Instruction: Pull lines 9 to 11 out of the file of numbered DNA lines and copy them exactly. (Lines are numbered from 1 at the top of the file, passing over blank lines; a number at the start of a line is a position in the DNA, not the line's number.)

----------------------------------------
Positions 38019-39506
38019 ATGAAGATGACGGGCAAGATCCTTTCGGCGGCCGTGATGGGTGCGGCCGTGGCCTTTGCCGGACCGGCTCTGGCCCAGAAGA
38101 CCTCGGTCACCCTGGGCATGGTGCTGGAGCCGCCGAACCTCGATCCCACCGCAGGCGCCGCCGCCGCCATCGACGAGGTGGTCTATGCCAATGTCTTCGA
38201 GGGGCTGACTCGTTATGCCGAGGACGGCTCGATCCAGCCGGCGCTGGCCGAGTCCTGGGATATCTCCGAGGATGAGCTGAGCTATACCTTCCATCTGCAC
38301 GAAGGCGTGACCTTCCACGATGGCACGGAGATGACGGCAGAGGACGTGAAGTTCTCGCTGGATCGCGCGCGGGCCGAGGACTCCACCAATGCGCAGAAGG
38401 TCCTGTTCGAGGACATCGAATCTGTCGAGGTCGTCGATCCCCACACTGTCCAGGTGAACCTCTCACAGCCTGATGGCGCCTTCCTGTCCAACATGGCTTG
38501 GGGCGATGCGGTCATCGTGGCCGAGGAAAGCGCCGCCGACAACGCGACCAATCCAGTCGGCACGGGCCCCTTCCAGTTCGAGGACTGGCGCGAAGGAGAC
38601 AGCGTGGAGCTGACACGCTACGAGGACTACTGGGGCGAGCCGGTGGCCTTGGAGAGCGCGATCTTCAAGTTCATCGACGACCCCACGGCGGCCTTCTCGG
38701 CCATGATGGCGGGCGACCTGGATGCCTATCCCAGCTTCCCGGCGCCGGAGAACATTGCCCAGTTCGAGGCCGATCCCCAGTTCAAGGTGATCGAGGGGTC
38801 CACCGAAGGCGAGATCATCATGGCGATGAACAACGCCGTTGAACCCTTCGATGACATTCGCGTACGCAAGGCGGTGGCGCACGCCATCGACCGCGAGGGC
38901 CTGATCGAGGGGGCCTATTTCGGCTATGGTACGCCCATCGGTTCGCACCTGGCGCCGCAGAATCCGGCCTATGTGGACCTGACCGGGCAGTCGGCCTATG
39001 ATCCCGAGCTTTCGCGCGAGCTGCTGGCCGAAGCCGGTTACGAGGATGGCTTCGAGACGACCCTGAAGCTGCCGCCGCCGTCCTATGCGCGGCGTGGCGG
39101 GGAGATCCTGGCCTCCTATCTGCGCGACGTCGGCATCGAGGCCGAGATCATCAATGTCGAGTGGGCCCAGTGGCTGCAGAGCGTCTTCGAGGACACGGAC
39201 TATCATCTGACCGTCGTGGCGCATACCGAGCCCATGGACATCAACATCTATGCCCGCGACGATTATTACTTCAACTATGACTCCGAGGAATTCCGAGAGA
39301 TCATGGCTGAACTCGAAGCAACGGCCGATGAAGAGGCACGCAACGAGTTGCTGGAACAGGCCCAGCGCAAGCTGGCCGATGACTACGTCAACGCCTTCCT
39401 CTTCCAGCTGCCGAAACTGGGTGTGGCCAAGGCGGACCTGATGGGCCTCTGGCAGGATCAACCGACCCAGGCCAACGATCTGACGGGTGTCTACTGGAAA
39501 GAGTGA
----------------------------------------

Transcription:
38701 CCATGATGGCGGGCGACCTGGATGCCTATCCCAGCTTCCCGGCGCCGGAGAACATTGCCCAGTTCGAGGCCGATCCCCAGTTCAAGGTGATCGAGGGGTC
38801 CACCGAAGGCGAGATCATCATGGCGATGAACAACGCCGTTGAACCCTTCGATGACATTCGCGTACGCAAGGCGGTGGCGCACGCCATCGACCGCGAGGGC
38901 CTGATCGAGGGGGCCTATTTCGGCTATGGTACGCCCATCGGTTCGCACCTGGCGCCGCAGAATCCGGCCTATGTGGACCTGACCGGGCAGTCGGCCTATG